Gunflint Pines Resort Loses A Good Friend

I received this note from Shari Baker at Gunflint Pines Resort on the Gunflint Trail north of Grand Marais today about the loss of their family dog:

“With heavy heart, we must report that we lost Sota early this morning. We will
miss her greatly. She was a major part of our life here at the Gunflint Pines
Resort. She was the camp greeter and often could be found opening the door to
run out and greet the next guest as they arrived.
“She often guided guests on hikes to Lonely lake or High Cliffs. Many a guest
would start off hiking only to find her flushing the path in front of them and
waiting at the intersections to be sure they were on the right path. But many
a guest would also come back without her, distraught, only to have us ask how
long they were hiking. We knew that if they had taken a short hike, she had found
others to hike with before coming home. She was an excellent bird dog,
squirrel or chipmunk chaser and mouser. She was smarter than and had more
grace than many humans (I swear!) and was nothing but loving to everyone.
Sota was 11 years old and had a good life. She was loved and adored by many
children who returned each year only to ask where she was so they could pet
her belly.
“Sadly we feel we must also tell you that she was killed by wolves. At 3 a.m. this
morning, she had to go to the bathroom. Within minutes we heard them. We quickly
dressed and scared them off. It was too late. This happened within 30 feet of
the building. It is a testament to the severity of the wolf situation. We
understand that this was always a possibility and that the wolves are just
trying to survive. We also know there are those out there who will criticize
us for even mentioning the wolf situation, but those who do not live here
have no idea how large the population is.
“We used to have a deer herd of roughly 100 on the south shore of Gunflint Lake.
This year I have seen fewer than four. Please understand that we also love the
wolves and appreciate their need for balance in nature, but our position has
and always been and will remain this: If you are going to manage the moose, deer, small
game, etc., populations, you must also manage the wolf population. There is no
longer a balance in our area. The wolves are beginning to become desperate.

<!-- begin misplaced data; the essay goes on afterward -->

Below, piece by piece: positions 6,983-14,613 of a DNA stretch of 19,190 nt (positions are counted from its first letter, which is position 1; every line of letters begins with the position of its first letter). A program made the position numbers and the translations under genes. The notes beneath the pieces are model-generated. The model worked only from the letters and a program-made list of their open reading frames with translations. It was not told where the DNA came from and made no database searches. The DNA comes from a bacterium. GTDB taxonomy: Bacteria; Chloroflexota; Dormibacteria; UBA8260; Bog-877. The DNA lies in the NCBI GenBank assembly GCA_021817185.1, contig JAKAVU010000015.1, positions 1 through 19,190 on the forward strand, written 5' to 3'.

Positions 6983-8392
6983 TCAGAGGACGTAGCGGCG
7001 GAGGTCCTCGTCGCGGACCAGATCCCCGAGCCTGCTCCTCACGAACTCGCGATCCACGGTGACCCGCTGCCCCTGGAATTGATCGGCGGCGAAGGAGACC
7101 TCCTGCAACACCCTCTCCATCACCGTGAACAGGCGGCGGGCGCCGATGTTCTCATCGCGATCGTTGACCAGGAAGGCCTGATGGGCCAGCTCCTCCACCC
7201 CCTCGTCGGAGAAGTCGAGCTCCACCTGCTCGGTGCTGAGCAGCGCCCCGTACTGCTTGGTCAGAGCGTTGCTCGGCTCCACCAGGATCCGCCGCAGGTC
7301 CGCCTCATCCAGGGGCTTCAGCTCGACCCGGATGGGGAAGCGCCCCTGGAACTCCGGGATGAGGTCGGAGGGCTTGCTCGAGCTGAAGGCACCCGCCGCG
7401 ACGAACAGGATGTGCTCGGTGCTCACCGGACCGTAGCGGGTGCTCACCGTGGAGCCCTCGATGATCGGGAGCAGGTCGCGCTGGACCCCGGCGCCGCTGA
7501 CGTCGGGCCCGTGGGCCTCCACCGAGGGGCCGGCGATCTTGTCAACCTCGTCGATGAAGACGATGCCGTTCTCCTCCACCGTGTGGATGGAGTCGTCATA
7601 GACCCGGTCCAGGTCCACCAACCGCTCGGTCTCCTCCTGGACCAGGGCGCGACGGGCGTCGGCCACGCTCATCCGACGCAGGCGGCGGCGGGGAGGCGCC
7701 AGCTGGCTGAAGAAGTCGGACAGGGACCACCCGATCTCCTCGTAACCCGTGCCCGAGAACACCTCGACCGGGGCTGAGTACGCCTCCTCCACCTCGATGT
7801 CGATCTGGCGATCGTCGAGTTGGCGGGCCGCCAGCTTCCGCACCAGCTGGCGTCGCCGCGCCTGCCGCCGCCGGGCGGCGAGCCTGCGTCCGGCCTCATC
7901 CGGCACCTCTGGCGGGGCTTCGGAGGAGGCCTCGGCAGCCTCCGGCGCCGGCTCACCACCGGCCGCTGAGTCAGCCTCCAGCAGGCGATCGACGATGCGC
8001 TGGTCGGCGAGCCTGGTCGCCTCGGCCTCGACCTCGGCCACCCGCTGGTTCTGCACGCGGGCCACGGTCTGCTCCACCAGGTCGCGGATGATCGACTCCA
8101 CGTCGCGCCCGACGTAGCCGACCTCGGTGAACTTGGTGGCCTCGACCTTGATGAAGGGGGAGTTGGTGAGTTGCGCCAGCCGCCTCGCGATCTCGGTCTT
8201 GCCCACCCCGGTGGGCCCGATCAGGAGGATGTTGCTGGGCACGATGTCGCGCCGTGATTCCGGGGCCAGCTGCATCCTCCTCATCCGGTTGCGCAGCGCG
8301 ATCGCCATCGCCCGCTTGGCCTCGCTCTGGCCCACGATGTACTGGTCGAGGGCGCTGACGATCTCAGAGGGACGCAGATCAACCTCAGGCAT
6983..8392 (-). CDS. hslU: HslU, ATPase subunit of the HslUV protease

How long before they begin starving and become aggressive?
“Rest in peace Sota. Many will miss you!”

3 Responses

  1. Mark Lehigh

    Yes it is a tragedy that they lost their dog to a wolf. But responsibility ends with them. When people make a decision to live in an isolated area like the Gunflint Trail they must realize that the possibility exists they may come in contact with predators that call that place home. I first started going to the Gunflint Trail in 1968, first working for End of the Trail Lodge, Since then have gone back yearly to the family cabin on Sea Gull lake. I have never had a wolf on the property or any signs of a wolf.but have had yearly runins with black bears I am not foolish enough to believe they do not exist as have found evidence of the remains of deer taken by a wolf. But that area has never had an abundance of deer . Its not prime deer area and deer have been few and far between. I also have never seen an abundance of Ruffed Grouse. My point is if the Gunflint Trail is not a place where wolves can be accepted in a wilderness area then where is it. This is there home, this was the last area of safety they found when the state started the process of exterminating them. Everytime someone calls wolf some people are ready to take up arms and point fingers at one of natures beautiful and majestic animals. Failing to realize that people are the dominant predator on the face of the earth, not wolves.

  2. Matt

    I couldn’t side more strongly with with Bakers. The wolf problem is out of control. Though that may be hard to see within the confines of Washington DC, local breweries and Internet forums. Spend some time outside, you will see. RIP pooch.

  3. Rob

    The billboards on the way down to the cities used to show the “Wolf Tragedy” of a wolf in a trap, but the side that should be shown is when a newborn fawn is torn limb from limb before taking its first step, by a pack of hungry wolves. That is the side that the politicians and lawmakers need to experience. I feel sorry for the Baker’s loss, but it is situations like these that need to adhere in peoples’ minds and help lawmakers understand where the real problem is…the wolf population.

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